American History has a charming anecdote that the head of the US Patent Office once declared there was nothing left to invent. The background for this fable is explained here. Someone in 2010 said that we create as much data in 2 days as in all of 2003. Our ability to find and learn new things looks like it will never match the things there are to learn.

With the amount of knowledge being gained rapidly accelerating, why don't we know everything yet? Will we know everything?

Nicholas of Cusa (c.1400-1464) had an opinion on this. He outlined the problem in the opening remarks of his De Docta Ignorantia (On Learned Ignorance):
It so far surpasses human reason, however, to know the precision of the combinations in material things and how exactly the known has to be adapted to the unknown that Socrates thought he knew nothing save his own ignorance, whilst Solomon, the Wise, affirmed that in all things there are difficulties which beggar explanation in words;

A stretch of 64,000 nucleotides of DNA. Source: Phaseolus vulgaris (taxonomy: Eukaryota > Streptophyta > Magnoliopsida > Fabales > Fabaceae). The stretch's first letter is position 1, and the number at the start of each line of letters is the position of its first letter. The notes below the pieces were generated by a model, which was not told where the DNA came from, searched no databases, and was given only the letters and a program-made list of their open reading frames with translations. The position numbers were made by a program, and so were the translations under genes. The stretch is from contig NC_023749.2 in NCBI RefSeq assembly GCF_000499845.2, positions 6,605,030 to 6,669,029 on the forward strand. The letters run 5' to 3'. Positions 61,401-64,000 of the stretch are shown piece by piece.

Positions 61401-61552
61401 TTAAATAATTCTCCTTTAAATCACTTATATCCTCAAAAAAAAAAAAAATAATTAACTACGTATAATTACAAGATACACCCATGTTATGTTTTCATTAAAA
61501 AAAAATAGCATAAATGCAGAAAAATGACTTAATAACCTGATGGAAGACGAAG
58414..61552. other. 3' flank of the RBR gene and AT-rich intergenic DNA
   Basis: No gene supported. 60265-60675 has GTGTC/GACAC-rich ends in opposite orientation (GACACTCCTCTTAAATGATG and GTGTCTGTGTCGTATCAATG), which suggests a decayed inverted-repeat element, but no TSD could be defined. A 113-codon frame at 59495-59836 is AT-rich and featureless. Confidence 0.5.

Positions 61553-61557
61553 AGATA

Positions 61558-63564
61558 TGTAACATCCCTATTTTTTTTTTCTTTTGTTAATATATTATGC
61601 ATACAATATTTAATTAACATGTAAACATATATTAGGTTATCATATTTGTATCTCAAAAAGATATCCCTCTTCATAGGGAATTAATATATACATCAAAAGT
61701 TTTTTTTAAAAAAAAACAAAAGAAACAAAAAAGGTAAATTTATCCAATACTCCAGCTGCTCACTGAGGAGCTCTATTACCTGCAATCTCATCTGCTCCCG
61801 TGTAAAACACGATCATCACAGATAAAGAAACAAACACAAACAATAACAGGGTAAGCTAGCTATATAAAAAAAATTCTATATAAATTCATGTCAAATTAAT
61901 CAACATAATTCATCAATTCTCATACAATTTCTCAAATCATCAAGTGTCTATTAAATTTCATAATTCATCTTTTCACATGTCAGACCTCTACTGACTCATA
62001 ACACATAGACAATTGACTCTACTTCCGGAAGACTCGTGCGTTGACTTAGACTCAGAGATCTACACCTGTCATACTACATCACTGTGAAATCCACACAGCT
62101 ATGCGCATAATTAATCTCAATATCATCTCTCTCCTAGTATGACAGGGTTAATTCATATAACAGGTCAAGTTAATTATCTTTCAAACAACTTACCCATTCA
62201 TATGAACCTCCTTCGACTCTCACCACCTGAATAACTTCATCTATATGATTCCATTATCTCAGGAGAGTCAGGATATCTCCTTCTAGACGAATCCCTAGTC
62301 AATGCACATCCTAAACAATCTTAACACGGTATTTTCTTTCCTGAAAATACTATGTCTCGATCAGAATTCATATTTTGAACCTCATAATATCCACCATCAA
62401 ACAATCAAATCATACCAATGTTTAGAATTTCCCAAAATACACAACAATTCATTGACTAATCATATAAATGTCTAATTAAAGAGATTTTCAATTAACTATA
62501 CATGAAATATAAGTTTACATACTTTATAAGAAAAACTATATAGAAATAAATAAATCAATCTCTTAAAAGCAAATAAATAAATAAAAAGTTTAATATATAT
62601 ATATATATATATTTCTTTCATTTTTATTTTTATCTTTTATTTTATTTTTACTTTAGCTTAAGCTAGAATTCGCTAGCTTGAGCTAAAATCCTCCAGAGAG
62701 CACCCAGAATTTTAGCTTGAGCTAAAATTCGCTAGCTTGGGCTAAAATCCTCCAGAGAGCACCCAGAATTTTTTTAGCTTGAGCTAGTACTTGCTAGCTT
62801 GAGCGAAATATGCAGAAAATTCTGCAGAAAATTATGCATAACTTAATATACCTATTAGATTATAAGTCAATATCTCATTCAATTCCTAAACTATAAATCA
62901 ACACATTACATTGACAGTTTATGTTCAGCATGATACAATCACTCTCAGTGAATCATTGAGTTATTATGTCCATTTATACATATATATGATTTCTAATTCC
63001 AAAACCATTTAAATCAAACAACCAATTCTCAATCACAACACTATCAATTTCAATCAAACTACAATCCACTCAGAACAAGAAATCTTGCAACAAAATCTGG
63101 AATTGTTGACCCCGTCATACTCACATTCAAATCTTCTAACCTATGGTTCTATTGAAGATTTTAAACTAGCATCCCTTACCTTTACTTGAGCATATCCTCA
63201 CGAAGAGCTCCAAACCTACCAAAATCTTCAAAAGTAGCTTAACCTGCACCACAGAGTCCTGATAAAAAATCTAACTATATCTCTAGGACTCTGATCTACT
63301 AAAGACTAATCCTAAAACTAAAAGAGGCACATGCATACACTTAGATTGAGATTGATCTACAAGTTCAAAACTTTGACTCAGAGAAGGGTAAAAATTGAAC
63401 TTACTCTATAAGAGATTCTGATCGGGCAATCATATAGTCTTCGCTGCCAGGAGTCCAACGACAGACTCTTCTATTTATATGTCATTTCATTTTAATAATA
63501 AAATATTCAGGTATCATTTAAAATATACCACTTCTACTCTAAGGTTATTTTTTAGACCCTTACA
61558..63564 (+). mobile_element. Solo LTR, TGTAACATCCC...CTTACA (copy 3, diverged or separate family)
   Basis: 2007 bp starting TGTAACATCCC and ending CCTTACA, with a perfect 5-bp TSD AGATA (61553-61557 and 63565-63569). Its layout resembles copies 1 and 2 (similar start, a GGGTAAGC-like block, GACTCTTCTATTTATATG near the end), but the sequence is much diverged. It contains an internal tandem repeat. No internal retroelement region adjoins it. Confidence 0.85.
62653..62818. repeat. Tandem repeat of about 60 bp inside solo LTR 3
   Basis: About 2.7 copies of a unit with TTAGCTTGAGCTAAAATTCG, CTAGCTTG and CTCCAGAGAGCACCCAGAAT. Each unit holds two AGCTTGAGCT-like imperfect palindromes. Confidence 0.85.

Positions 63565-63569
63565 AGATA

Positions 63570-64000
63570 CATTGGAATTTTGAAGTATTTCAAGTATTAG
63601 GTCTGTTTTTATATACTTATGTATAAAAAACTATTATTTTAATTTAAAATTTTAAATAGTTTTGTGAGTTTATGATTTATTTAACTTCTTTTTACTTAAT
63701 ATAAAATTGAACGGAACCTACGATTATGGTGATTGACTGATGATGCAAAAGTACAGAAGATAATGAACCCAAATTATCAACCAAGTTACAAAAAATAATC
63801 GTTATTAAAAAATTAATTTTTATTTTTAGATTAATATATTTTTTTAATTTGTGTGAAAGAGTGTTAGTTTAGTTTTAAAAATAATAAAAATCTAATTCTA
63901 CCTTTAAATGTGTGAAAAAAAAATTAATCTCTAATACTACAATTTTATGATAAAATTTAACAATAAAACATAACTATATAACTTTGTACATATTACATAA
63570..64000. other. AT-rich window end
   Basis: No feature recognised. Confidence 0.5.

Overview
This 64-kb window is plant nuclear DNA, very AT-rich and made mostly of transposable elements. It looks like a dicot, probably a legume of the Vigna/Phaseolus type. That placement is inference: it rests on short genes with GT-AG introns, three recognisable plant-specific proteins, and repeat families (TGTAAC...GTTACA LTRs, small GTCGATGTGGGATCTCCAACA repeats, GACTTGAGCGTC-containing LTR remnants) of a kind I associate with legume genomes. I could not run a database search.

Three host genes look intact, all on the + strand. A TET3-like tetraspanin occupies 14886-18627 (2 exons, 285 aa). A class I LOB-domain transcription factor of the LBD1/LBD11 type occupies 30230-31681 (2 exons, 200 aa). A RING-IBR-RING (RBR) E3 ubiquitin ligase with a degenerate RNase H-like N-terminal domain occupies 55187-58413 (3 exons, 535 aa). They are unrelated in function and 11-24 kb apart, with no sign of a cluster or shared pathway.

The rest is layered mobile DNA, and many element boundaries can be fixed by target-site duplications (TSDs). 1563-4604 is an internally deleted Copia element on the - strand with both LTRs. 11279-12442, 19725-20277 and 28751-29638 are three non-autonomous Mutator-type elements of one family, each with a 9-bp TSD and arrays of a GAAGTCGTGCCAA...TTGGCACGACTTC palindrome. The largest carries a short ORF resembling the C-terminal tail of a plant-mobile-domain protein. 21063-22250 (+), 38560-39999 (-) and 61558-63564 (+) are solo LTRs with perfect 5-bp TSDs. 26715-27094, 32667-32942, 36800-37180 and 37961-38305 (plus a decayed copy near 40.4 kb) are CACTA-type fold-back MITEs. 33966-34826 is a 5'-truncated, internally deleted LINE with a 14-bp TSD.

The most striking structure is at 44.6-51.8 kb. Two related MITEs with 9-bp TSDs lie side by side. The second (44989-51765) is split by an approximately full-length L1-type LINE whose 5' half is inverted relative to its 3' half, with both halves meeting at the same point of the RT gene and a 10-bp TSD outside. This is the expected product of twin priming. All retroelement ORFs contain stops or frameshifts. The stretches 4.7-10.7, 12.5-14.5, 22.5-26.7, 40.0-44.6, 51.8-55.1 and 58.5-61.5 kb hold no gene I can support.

He argued, however, that every living creature is
endowed with suitable faculties and activities; ... there is in them a discernment that is natural and in keeping with the purpose of their knowledge, which ensures their natural inclination serving its purpose and being able to reach its fulfillment.
If that is true, he says, then limits to our ability to know things must be built-in by our Creator for a purpose. And that purpose is that, at the end of our reasoning, when reason fails, we must turn to faith for the ultimate answers.